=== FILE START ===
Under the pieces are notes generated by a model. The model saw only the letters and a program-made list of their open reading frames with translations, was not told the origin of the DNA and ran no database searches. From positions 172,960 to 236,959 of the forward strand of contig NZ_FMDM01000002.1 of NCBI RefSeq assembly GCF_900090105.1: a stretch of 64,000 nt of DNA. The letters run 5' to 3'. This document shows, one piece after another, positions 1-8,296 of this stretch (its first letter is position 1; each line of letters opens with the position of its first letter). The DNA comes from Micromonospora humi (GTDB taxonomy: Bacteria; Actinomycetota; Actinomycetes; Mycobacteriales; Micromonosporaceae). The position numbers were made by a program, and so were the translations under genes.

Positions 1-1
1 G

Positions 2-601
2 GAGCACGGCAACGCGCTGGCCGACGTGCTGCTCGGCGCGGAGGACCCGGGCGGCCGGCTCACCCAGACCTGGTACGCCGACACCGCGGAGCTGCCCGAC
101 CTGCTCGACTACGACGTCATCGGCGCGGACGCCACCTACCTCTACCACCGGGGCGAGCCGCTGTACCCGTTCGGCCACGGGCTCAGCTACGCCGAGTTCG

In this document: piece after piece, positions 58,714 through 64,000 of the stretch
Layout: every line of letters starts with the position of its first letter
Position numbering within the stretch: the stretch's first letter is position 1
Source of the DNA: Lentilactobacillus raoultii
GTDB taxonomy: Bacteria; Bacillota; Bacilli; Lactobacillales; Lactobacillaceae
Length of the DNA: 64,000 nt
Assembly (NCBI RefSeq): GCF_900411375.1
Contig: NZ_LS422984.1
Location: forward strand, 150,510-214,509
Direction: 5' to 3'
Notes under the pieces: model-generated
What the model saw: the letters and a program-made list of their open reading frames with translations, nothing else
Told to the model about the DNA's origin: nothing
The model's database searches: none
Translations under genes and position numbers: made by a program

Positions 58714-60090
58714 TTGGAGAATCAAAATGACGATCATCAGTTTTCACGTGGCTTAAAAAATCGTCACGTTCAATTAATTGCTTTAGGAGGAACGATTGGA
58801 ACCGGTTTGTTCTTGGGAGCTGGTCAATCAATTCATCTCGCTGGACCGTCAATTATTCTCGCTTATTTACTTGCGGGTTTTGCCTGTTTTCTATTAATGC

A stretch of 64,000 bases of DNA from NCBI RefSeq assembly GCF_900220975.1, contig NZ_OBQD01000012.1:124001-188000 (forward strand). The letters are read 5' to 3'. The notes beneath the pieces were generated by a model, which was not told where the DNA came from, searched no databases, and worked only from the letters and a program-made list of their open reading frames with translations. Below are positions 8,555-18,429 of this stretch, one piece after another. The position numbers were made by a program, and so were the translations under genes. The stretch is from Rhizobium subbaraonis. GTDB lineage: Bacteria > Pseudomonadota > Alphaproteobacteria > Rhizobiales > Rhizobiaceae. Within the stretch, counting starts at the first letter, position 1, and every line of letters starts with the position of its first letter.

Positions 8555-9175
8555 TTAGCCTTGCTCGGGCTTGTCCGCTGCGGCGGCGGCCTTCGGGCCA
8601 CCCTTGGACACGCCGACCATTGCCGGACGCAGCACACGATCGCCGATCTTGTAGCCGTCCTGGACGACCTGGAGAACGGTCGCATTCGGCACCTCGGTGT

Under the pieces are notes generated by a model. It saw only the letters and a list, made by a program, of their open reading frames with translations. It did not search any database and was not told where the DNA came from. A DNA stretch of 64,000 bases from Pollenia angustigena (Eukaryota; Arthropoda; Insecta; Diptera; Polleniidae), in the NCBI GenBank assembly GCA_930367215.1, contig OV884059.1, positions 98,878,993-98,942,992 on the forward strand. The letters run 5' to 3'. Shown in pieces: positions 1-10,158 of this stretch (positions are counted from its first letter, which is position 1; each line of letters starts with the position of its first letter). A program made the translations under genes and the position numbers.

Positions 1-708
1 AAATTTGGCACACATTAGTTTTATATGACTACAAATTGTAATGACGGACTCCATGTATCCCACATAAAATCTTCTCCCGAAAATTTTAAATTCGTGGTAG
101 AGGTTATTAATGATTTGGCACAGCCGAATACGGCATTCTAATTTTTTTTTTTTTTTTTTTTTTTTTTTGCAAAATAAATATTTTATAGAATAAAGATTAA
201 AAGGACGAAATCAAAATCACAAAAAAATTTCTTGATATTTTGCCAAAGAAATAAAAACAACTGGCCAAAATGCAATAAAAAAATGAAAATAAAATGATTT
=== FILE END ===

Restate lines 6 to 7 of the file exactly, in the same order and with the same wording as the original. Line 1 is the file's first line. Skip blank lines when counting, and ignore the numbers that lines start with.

101 CTGCTCGACTACGACGTCATCGGCGCGGACGCCACCTACCTCTACCACCGGGGCGAGCCGCTGTACCCGTTCGGCCACGGGCTCAGCTACGCCGAGTTCG

In this document: piece after piece, positions 58,714 through 64,000 of the stretch